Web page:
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Results Gibbs (1979) Final sentence


4000

Reading Time (msec)

3500 3000 2500 2000 Direct Indirect Passage bias

conclusion

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The neural bases of language: Traditional views importance of the left hemisphere

speech production and Brocas aphasia

speech comprehension and Wernickes aphasia

from Gazzaniga, Ivry, and Mangun (1998)

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The neural bases of language: More recent views Gazzaniga, Ivry, and Mangun (1998) the importance of brain areas that adjoin Brocas and Wernickes areas

Gazzaniga

long-distance subcortical connections

simultaneous processing in production and comprehension areas

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The neural bases of language: More recent views Gazzaniga, Ivry, and Mangun (1998) anatomical versus physiological bases

three examples

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Preface to the assigned reading and to the next in-class assignment

for the next class meeting, read the Zwaan and Madden paper as you read the paper, study the experiments that Zwaan and his colleagues performed to assess modality-specific representations in comprehension subjects read a sentence or text subjects then see a picture or series of pictures subjects then respond to the picture(s) Zwaan and his colleagues have used this basic experimental approach across many experiments the findings typically indicate the presence of modality-specific representations your assignment is to think of another kind of experiment--not described in the article--that uses this same basic approach, and to state your prediction for it you will be asked to write about your hypothetical experiment and predictions on the next in-class exercise

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Bibliography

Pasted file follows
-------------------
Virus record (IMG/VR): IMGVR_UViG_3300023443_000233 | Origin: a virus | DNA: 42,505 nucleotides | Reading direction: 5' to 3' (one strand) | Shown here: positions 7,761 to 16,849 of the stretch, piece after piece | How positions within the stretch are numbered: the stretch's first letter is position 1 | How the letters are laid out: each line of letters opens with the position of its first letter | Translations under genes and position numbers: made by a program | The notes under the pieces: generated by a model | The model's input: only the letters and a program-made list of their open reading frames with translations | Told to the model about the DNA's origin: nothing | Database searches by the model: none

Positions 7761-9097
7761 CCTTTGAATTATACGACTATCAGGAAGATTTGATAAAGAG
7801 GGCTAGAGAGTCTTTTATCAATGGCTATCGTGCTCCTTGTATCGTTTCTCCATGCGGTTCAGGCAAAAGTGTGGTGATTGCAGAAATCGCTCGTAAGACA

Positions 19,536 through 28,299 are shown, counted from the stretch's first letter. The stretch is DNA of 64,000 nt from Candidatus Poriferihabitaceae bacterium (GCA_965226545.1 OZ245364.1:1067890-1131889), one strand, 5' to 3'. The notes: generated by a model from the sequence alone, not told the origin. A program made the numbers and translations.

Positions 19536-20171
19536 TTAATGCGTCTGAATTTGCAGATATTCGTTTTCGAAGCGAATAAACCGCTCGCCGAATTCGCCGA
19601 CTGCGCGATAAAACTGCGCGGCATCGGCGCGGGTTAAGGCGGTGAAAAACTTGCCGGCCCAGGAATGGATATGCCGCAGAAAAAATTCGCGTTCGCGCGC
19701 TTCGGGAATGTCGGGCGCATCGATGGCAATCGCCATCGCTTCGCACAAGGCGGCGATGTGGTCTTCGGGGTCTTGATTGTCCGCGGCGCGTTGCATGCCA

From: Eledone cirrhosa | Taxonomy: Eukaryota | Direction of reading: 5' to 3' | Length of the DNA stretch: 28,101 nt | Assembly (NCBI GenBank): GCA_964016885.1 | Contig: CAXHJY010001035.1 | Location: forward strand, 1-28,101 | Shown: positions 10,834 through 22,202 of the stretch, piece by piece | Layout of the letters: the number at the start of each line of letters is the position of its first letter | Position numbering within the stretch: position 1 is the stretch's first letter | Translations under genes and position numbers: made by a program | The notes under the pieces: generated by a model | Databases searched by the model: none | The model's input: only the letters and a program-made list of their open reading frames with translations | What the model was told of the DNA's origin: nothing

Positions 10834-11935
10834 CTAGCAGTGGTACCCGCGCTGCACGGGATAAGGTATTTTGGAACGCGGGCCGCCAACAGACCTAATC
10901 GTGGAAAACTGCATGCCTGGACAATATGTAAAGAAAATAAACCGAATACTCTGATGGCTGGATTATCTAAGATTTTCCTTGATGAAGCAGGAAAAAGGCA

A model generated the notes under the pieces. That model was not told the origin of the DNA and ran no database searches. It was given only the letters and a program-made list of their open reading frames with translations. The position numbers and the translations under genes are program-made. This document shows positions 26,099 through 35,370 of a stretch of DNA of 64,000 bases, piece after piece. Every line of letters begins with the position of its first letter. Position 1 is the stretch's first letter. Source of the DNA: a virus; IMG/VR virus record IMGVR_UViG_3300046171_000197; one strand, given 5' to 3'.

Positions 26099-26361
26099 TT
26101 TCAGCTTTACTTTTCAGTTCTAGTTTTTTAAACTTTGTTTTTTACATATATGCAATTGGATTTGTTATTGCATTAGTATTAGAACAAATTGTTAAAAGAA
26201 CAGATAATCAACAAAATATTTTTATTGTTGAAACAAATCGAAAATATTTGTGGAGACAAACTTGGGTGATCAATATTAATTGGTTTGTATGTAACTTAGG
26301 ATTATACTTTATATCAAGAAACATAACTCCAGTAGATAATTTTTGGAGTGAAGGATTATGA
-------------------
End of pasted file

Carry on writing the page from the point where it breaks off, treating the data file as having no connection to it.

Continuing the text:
Bradlow, A.R., Nygaard, L.C., & Pisoni, D. B. (1999). Effects of talker, rate, and amplitude variation on recognition memory for spoken words. Perception & Psychophysics, 61, 206-219. Chomsky, N. (1957). Syntactic structures. The Hague: Mouton. Chomsky, N. (1965). Aspects of a theory of syntax. Cambridge, MA: MIT Press. Donald, M. (1991). Origins of the modern mind: Three stages in the evolution of culture and cognition. Cambridge, MA: Harvard University Press. Donald, M. (1993). Precis of "Origins of the modern mind: Three stages in the evolution of culture and cognition." Behavioral and Brain Sciences, 16, 739-791. Gazzaniga, M.S., Ivry, R.B., & Mangun, G.R. (1998). Cognitive neuroscience: The biology of the mind. New York: Norton. Gibbs, R. (1979). Contextual effects in understanding indirect requests. Discourse Processes, 2, 1-10. Goldberg, A.E. (1995). Constructions: A construction grammar approach to argument structure. Chicago: University of Chicago Press. Kaschak, M.P., & Glenberg, A. M. (2000). Constructing meaning: The role of affordances and grammatical constructions in sentence comprehension. Journal of Memory & Language, 43, 508-529. Marslen-Wilson, W.D., & Tyler, L.K. (1980). The temporal structure of spoken language understanding. Cognition, 8, 1-71. Nygaard, L.C., Burt, S.A., & Queen, J. S. (2000). Surface form typicality and asymmetric transfer in episodic memory for spoken words. Journal of Experimental Psychology: Learning, Memory, & Cognition, 26, 1228-1244. Nygaard, L.C., & Queen, J.S. (2000). Effects of affective tone of voice on spoken word recognition. Under review. Tomasello, M., Kruger, A., & Ratner, H. (1993). Cultural learning. Behavioral and Brain Sciences, 16, 495552.